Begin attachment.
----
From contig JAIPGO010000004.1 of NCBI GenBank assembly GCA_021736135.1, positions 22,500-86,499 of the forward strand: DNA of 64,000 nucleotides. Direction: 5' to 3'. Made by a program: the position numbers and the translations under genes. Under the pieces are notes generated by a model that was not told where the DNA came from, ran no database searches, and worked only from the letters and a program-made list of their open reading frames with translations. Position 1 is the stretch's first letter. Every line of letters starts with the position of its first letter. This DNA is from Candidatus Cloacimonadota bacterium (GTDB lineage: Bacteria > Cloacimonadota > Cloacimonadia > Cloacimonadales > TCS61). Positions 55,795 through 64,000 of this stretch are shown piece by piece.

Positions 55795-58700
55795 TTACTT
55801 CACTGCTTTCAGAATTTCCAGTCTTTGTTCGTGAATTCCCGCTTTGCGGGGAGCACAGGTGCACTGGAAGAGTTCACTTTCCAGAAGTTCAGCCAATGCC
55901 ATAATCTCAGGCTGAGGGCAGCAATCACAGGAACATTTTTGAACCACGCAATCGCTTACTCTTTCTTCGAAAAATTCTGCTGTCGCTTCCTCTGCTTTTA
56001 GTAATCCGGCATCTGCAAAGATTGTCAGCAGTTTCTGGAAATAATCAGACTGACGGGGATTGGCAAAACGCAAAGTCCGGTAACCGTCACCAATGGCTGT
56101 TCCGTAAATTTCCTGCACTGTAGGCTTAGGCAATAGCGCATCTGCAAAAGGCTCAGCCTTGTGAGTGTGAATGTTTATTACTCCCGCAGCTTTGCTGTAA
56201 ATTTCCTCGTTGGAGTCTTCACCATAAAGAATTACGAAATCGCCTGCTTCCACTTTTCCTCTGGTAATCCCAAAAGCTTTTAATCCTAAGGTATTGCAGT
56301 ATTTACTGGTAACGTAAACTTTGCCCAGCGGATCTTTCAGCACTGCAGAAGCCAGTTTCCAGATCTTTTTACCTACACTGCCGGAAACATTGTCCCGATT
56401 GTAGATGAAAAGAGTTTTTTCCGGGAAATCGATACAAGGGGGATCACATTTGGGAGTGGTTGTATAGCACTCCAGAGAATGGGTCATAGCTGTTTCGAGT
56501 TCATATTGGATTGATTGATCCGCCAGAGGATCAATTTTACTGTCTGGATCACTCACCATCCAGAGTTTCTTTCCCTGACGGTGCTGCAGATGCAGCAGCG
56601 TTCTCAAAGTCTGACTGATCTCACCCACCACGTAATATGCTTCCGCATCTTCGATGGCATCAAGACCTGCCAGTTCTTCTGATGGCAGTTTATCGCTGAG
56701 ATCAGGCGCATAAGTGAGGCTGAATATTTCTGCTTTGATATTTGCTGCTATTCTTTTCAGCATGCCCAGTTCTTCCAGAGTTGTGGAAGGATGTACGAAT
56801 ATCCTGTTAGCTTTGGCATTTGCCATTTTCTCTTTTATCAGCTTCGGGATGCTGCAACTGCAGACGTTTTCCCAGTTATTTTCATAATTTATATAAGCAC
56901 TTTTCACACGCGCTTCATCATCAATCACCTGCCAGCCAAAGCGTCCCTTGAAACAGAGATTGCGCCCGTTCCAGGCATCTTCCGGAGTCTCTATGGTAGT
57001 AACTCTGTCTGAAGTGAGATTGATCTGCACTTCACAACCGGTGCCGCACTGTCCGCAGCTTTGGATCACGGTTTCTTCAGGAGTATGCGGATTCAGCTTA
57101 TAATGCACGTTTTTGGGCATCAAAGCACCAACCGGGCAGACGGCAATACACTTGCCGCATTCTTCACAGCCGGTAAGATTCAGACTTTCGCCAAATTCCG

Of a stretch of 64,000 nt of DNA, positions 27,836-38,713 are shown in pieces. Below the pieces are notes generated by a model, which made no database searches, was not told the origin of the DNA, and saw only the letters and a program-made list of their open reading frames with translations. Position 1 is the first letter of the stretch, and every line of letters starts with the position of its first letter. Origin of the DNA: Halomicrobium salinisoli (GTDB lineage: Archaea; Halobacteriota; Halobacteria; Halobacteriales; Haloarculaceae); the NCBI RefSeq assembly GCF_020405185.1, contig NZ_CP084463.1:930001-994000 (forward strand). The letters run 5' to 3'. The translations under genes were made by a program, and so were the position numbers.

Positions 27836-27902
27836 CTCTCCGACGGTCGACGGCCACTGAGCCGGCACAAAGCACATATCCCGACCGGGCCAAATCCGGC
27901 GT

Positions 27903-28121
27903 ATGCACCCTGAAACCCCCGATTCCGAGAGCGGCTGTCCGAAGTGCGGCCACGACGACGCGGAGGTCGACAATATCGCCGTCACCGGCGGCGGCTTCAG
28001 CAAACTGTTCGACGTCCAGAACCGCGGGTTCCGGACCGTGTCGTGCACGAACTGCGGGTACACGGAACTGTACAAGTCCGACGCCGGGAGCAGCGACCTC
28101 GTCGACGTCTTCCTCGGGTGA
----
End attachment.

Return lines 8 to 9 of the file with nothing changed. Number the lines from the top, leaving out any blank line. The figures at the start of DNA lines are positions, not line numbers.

56201 ATTTCCTCGTTGGAGTCTTCACCATAAAGAATTACGAAATCGCCTGCTTCCACTTTTCCTCTGGTAATCCCAAAAGCTTTTAATCCTAAGGTATTGCAGT
56301 ATTTACTGGTAACGTAAACTTTGCCCAGCGGATCTTTCAGCACTGCAGAAGCCAGTTTCCAGATCTTTTTACCTACACTGCCGGAAACATTGTCCCGATT